On these missions, Ritz was accompanied by representatives from a number of agricultural groups, including the Grain Growers of Canada (GGC), the CWB, and the Canola Council of Canada, as well as individuals from livestock and life sciences groups.

Prime Minister Stephen Harper poses for a photo with Grain Growers of Canada President Stephen Vandervalk on a recent trade mission to China.  Credit: Office of the Prime Minister
Stephen Vandervalk, GGC president, went on the China mission and said there is high demand for Canadian malt barley for Chinese beers.

“It sounded like they want a lot of Canadian malt barley for their different beers,” Vandervalk said. “They do use a lot of Canadian barley now, but I think they want more.”

Ritz said that rising Chinese demand for Canadian beef could also benefit western Canadian barley producers.

“In China, we had some movement with beef and that’s great for barley growers in Western Canada because beef producers need that good Canadian barley to feed all of their cattle,” he said.

In Washington, there was also interest in barley.

“There’s a big demand for Canadian barley down there,” said Richard Phillips, executive director of the GGC, who accompanied Ritz to Washington. “We need some alignment in standards and disease testing—that would make things easier.”

“We’re looking at every avenue we can to thin the border, not thicken,” said Ritz. “We’re looking at harmonization of regulation and access to that market in more commercially friendly ways.”

These missions were also opportunities to look for ways to build relationships that will benefit the agriculture industries on both sides of the border.

“The trade missions are about relationship-building and keeping the doors open for communication,” said Phillips.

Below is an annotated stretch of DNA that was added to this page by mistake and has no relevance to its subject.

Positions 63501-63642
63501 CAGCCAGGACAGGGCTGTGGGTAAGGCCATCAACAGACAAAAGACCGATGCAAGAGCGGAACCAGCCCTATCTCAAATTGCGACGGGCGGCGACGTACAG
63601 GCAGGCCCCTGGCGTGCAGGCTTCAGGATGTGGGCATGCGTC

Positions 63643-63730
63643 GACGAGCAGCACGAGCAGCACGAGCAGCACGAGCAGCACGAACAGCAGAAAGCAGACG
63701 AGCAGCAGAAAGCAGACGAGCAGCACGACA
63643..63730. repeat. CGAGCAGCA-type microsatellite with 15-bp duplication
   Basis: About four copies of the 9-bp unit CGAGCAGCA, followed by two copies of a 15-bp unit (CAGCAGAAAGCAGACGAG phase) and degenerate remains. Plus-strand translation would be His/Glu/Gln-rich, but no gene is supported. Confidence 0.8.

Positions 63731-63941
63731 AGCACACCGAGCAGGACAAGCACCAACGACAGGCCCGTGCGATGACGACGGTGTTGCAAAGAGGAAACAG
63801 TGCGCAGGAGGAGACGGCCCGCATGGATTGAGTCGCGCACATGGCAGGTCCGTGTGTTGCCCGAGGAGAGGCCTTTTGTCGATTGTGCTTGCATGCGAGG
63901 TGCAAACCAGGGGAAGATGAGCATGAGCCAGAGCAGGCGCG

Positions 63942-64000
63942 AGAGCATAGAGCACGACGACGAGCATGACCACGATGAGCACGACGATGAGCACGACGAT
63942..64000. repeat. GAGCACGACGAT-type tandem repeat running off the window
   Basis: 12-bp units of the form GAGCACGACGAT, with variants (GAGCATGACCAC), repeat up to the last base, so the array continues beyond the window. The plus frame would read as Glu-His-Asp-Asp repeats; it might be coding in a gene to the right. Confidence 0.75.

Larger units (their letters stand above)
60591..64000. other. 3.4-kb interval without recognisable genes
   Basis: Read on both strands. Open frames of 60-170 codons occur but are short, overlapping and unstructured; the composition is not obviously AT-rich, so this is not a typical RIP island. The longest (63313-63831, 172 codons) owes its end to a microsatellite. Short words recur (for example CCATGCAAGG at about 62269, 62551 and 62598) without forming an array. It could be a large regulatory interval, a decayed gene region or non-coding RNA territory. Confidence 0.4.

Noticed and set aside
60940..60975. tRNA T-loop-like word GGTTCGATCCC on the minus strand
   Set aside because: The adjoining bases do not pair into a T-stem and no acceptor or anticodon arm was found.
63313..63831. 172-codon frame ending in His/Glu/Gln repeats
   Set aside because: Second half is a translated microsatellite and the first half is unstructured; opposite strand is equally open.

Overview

“People have the authority to shut the borders, so you need to have relationships where people will call and say, ‘We have a real problem with your product, but before we shut this border, can you guys fix this?’”

So what are the next steps after these talks?

“The next step would be retracing some of the original steps, making sure we continue to trade to those countries that have become major buyers,” said Ritz. “We make sure those trade routes are open and the commerce continues to move through. We’re a trading nation and we produce a lot of good-quality product—we just need a good place to put it.”

Canada has concluded free trade agreements with nine countries: Colombia, Honduras, Jordan, Panama and Peru as well as the European Free Trade Association states of Iceland, Norway, Switzerland and Liechtenstein.

Thailand Trade

In March, Thailand joined a growing list of countries with which Canada is negotiating a bilateral free trade agreement. According to the Office of the Prime Minister:

  • In 2011, Canada’s bilateral merchandise trade with Thailand was nearly $3.5 billion.
  • In 2010, Canadian direct investment in Thailand was valued at $890 million.